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Case 2:16-cv-01969-NVW Document 26 Filed 11/16/16 Page 1 of 3

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IN THE UNITED STATES DISTRICT COURT

FOR THE DISTRICT OF ARIZONA

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Advocates for Individuals with Disabilities,


LLC, and David Ritzenthaler,

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Plaintiffs,

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v.

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MidFirst Bank,

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No. CV-16-01969-PHX-NVW
ORDER

Defendant.

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Before the Court are two pending matters. First is the Courts Order to Show

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Cause (Doc. 20) and Plaintiffs Response (Doc. 22) concerning whether Plaintiffs have

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standing. The Court gave Plaintiffs until October 17, 2016, to file an amended complaint

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if they wish to allege more that could affect standing. Plaintiffs filed no amended

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complaint. For the reasons stated in the Order to Show Cause (Doc. 20), Plaintiffs have

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not alleged sufficient standing to invoke federal jurisdiction. The standing and

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jurisdictional allegations in this case are materially identical to those found insufficient in

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Advocates for Individuals with Disabilities LLC v. WSA Props. LLC, No. CV-16-02375-

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PHX-DGC, 2016 WL 5436810, at *1 (D. Ariz. Sept. 29, 2016), an action filed by the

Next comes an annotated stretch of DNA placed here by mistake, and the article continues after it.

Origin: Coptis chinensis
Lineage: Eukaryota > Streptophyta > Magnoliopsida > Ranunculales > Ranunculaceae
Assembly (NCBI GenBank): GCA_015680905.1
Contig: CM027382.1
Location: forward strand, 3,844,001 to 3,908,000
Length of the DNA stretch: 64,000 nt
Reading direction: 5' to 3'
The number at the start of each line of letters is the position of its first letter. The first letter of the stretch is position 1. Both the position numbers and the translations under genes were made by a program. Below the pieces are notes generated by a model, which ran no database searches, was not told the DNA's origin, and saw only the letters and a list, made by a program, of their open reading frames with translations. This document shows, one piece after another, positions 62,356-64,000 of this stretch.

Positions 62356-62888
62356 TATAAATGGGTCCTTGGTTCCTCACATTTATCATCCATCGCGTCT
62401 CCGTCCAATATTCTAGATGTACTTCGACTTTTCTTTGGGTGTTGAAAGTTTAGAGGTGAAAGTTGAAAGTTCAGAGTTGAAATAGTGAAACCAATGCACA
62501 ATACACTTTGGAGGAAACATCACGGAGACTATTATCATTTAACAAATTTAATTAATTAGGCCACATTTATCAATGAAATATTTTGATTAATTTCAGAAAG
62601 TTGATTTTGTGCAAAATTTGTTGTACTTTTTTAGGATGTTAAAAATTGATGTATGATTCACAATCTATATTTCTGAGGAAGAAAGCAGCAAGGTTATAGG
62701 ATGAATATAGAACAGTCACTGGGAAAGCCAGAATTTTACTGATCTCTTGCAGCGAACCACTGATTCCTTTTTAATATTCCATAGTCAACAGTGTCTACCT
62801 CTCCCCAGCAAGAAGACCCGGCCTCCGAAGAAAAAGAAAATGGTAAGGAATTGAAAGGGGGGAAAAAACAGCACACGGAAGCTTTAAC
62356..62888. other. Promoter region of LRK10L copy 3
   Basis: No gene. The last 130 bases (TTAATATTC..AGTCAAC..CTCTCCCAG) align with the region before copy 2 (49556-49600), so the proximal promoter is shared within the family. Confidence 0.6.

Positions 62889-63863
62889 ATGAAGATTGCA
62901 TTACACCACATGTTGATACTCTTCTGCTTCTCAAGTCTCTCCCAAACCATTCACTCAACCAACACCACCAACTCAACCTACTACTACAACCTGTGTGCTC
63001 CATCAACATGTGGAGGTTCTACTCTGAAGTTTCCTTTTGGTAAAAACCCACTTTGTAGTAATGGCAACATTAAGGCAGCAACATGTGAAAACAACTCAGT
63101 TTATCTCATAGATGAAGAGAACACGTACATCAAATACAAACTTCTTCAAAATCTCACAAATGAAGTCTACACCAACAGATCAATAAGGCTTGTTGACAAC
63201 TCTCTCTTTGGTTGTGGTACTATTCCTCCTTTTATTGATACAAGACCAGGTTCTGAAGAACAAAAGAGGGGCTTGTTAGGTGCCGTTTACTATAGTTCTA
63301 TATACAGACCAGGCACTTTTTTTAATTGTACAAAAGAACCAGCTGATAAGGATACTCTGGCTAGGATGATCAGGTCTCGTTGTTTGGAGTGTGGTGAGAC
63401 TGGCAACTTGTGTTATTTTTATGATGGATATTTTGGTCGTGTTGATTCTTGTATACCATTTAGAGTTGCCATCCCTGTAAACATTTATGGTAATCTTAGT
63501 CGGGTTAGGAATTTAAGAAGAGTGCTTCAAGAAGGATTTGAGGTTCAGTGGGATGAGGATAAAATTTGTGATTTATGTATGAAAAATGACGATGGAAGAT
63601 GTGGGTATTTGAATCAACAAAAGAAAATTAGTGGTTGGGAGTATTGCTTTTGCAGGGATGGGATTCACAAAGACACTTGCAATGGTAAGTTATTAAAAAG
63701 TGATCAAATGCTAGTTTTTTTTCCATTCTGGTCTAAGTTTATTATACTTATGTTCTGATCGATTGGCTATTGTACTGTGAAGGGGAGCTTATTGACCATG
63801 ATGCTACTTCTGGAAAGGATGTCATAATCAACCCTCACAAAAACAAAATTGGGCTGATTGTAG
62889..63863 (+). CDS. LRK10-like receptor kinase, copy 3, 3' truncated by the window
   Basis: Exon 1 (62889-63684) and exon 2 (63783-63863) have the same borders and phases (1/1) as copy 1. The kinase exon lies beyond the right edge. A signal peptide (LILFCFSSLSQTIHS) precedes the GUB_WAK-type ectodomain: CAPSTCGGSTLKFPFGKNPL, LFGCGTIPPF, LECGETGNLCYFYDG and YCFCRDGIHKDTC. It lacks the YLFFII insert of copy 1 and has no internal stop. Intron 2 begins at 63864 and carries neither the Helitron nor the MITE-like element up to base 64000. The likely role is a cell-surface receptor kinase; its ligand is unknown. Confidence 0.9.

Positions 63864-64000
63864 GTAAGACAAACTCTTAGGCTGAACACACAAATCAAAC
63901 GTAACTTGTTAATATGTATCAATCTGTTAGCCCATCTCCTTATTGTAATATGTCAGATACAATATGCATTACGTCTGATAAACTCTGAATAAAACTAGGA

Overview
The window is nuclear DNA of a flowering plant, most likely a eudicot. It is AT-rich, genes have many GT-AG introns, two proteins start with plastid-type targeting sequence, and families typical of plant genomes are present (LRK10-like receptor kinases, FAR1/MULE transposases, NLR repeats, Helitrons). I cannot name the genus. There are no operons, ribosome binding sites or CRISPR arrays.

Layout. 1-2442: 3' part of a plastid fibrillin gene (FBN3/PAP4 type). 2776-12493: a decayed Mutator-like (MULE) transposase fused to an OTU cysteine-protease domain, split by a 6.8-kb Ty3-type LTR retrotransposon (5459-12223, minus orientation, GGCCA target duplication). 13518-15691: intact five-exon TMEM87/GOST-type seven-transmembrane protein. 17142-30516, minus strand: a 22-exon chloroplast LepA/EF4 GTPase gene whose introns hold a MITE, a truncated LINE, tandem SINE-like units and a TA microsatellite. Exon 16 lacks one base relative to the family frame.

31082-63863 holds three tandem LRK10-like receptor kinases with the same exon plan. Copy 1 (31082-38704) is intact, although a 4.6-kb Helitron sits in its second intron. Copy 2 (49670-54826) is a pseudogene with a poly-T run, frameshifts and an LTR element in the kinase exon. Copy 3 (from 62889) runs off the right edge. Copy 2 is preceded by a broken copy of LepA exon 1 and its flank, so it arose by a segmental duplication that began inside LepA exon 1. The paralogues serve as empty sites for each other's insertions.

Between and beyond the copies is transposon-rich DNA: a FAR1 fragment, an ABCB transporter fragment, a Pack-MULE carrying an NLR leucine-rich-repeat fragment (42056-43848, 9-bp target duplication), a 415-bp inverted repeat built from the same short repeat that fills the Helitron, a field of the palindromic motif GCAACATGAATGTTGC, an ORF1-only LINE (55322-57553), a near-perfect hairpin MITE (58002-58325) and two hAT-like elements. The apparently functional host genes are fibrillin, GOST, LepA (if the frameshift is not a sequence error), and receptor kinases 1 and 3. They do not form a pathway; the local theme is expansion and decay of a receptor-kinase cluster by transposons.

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same counsel. This Court adopts the analysis and discussion of the court in that case.

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Also before the Court is Plaintiffs Motion to Remand (Doc. 24), which seeks

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remand to the state court of both the parallel state law claim and of the federal Americans

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with Disabilities Act claim. Therefore, the Court must determine whether the parallel

Case 2:16-cv-01969-NVW Document 26 Filed 11/16/16 Page 2 of 3

state law claims must be remanded to the state court or dismissed because it is

absolutely certain that Plaintiff would not be allowed to proceed in state court due to

lack of injury and standing. Bell v. City of Kellogg, 922 F.2d 1418, 1424 (9th Cir. 1991).

It is necessary to have additional information before that question can be answered.

As background to the inquiries stated below, the Court is aware from several news

media accounts widely disseminated in this community that Plaintiffs counsel Peter

Strojnik has filed more than a thousand similar cases in the Arizona Superior Court.

Many, like this one, have been removed to federal court. It appears from those reports

that Mr. Strojnik files those actions without prior demand on the defendants and without

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opportunity to cure before litigation. It appears that many of the alleged violations are

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easily cured with minimal expense. Mr. Strojnik has stated in some news reports that he

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always insists that the defendant pay him $7,000 in attorney fees to dismiss the case, even

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after immediate remediation at trivial cost and minimal effort by Mr. Strojnik.

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This raises a question of whether Mr. Strojnik has engaged in a pattern of

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professionally unethical conduct by demanding attorney fees for bringing litigation that is